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Vatican to Catholic Homeschoolers: “I truly admire parents, who take on this great commitment”

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VATICAN CITY, December 13, 2006 (LifeSiteNews.com) -  Three veterans of the United States Catholic home school movement spent Thanksgiving week in Vatican City meeting with officials of various congregations and councils of the Holy See to discuss the positive results of Catholic home schooling. Dr. Mary Kay Clark, Director of Seton Home Study School, as well as Dr. Catherine Moran, President of the Catholic Home School Network of America, and Mrs. Virginia Seuffert, home schooling mother of 12 and a frequent speaker at Catholic Home Schooling conferences, were encouraged by the positive response of the Vatican prelates.

  Many of the prelates were already familiar with Seton Home Study School, a Catholic home study program in the diocese of Arlington, Virginia, which has been operating for the past twenty-five years, with a current enrollment of approximately 11,000 students. Officials were presented with textbooks from Seton Press, the publishing arm of the school, and the largest publisher of Catholic schoolbooks in North America with over 100 titles and hundreds of thousands of books sold. Students are enrolled primarily in the United States, but also from many countries from around the world, such as Canada, Australia, England, Ireland, Mexico, the Philippines, Japan, the Czech Republic, Germany, Colombia, and India.

  The home school envoys emphasized to the Vatican cardinals and bishops the primary importance of the Faith in Catholic home schooling. They explained that when parents teach the Faith to their children on a daily basis, teaching not only with textbooks but through the daily practice of prayer, good example, and frequent reception of the Sacraments, children will develop a love for the Faith and vocations will increase. They quoted one Midwest bishop who says that over a five-year period, 23 percent of young men graduating from one home school cooperative in his diocese entered the seminary. They pointed out that Justin Ferguson, the seminarian who gave the first reading at Pope Benedict’s papal installation mass, is an alumnus of Seton Home Study School.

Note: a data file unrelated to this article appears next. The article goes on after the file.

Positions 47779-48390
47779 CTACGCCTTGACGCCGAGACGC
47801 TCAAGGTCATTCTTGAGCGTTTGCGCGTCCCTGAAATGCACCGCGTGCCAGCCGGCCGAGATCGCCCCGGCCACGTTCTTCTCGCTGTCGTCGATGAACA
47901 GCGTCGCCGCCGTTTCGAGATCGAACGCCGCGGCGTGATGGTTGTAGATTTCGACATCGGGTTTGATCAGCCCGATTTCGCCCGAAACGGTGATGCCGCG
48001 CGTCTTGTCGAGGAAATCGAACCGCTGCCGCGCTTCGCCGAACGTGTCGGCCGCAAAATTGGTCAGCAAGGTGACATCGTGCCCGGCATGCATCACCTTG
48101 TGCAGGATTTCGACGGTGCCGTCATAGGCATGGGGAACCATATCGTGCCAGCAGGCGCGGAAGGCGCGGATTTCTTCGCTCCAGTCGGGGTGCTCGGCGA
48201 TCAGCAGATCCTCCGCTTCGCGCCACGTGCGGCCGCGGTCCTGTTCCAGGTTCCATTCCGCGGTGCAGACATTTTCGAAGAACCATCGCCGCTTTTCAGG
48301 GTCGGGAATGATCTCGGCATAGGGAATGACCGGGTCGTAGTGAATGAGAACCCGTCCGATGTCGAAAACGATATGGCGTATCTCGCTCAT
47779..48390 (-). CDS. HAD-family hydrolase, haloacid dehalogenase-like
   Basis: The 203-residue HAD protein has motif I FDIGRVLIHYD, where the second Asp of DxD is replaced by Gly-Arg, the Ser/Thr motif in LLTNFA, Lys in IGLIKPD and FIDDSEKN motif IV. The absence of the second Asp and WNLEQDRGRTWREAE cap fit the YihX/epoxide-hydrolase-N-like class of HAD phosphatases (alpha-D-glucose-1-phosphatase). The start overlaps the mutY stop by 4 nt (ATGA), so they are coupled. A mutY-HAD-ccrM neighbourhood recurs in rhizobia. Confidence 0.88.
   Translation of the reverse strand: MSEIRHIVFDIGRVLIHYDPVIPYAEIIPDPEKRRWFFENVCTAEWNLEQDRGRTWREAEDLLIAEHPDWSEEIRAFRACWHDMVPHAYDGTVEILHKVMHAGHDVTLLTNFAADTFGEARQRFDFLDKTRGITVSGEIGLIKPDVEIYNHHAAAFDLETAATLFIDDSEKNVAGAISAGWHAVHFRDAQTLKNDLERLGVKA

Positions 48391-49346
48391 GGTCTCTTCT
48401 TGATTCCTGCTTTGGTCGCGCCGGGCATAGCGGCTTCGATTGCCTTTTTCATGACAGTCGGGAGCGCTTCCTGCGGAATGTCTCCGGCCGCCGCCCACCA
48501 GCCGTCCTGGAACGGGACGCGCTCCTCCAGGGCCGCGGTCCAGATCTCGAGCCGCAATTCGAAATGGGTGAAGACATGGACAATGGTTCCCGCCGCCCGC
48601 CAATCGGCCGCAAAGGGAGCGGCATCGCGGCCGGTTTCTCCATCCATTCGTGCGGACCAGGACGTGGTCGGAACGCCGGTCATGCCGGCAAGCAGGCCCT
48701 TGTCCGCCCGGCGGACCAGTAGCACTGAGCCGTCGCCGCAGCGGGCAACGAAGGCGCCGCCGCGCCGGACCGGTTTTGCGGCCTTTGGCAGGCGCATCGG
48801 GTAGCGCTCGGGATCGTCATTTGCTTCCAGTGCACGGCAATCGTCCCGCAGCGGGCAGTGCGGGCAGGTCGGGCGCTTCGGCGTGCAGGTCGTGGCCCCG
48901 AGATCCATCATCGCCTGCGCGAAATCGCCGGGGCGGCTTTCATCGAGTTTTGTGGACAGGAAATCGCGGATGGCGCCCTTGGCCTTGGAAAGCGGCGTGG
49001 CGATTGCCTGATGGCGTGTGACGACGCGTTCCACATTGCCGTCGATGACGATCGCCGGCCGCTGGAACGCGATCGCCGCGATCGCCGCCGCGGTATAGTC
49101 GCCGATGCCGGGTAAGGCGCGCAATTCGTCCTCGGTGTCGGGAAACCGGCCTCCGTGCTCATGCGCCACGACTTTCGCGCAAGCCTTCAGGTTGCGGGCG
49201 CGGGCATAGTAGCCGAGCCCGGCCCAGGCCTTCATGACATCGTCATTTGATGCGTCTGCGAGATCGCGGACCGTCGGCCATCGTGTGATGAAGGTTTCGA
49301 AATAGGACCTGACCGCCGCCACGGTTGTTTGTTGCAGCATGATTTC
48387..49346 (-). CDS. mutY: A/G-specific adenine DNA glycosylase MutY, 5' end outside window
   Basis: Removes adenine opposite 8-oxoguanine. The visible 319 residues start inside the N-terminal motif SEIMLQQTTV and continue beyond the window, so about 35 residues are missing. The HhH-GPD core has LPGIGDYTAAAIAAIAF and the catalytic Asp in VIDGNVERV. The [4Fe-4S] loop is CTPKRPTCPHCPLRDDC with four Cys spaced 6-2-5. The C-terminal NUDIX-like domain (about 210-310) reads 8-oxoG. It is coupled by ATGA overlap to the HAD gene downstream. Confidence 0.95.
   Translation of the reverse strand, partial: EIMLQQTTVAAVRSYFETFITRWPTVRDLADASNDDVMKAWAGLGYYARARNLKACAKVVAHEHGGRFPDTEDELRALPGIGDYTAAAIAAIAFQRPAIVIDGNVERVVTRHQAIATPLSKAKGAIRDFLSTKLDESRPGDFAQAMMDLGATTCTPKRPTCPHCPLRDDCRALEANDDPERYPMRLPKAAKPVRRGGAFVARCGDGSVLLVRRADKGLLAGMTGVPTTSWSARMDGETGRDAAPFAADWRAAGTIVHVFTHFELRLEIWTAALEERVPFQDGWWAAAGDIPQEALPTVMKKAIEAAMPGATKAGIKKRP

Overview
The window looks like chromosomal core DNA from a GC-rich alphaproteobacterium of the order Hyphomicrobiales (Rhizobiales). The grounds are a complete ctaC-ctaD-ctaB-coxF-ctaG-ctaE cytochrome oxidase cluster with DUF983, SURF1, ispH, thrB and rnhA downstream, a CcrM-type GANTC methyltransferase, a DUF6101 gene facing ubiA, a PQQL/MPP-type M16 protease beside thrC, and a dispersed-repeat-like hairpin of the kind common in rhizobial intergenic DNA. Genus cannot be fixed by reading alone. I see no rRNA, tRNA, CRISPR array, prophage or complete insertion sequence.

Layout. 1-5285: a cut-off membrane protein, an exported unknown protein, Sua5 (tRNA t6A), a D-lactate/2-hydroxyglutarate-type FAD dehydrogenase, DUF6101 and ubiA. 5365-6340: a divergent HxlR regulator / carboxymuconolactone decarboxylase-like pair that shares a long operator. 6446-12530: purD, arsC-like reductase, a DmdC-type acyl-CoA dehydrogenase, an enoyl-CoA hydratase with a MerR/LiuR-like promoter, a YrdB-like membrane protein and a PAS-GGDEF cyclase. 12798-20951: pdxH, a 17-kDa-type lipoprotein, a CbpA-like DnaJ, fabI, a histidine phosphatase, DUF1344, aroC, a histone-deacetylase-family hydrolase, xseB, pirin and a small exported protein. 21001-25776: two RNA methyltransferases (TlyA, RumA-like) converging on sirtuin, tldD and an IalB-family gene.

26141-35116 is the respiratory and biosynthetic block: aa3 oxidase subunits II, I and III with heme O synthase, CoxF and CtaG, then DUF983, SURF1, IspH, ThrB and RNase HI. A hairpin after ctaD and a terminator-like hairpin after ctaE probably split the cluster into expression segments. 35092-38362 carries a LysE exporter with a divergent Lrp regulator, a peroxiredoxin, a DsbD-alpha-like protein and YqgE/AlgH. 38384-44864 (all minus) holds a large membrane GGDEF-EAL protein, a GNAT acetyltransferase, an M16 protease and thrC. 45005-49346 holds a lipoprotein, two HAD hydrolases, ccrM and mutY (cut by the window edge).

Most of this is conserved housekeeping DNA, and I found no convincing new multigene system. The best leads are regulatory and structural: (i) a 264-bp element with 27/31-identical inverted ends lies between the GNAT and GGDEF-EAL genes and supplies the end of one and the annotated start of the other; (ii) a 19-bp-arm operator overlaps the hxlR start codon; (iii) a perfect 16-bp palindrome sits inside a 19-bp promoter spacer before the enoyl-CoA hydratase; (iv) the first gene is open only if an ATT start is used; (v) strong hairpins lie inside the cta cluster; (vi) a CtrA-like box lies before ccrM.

Vatican officials, including cardinals, bishops and monsignors, expressed curiosity about the qualification of mothers and fathers to teach their own children at home, but the three Americans were able to assure them of the ability of parents to teach their children. The Americans reported that home school students consistently outperform their counterparts in institutional schools. Officials were impressed to hear that the 2006 graduate with the highest grade point average at West Point was a graduate of Seton Home Study School.

  The response of the Vatican officials was encouraging and positive. Bishop Karl Josef Romer of the Pontifical Council for the Family thanked the home schoolers: “I would like to thank you for your Catholic home schooling initiative that opens up new horizons for the family. I truly admire parents, the mothers and fathers who take on this great commitment and give their children not only food for their bodies and physical well-being, but also all the necessary formation for their minds and instruction in the Catholic Faith, which before being a doctrine, is the lived example of parents themselves. You are the most perfect model of teachers because you live what must shape the lives of your children.”

  Francis Cardinal Arinze, Prefect of the Congregation for Divine Worship and Discipline of the Sacraments noted, “The primary educators of children are parents. The child is the child of the parent first, and the parents are the first to answer to God for their children.” He urged parents to, “Train children in a way that gives them hope.”

  Dr. Clark says of their visit, “We wanted to assure the bishops and cardinals that the Catholic home schooling movement is strong, growing, and faithful. And in turn, we were assured of the continued support for Catholic home schooling by the Church hierarchy. There is no question that the officials of the Catholic Church at the highest levels realize the importance of Catholic home schooling. I think it should be a comfort to parents, during their day to day joys and difficulties, that the Church understands and appreciates the work that they are doing.”



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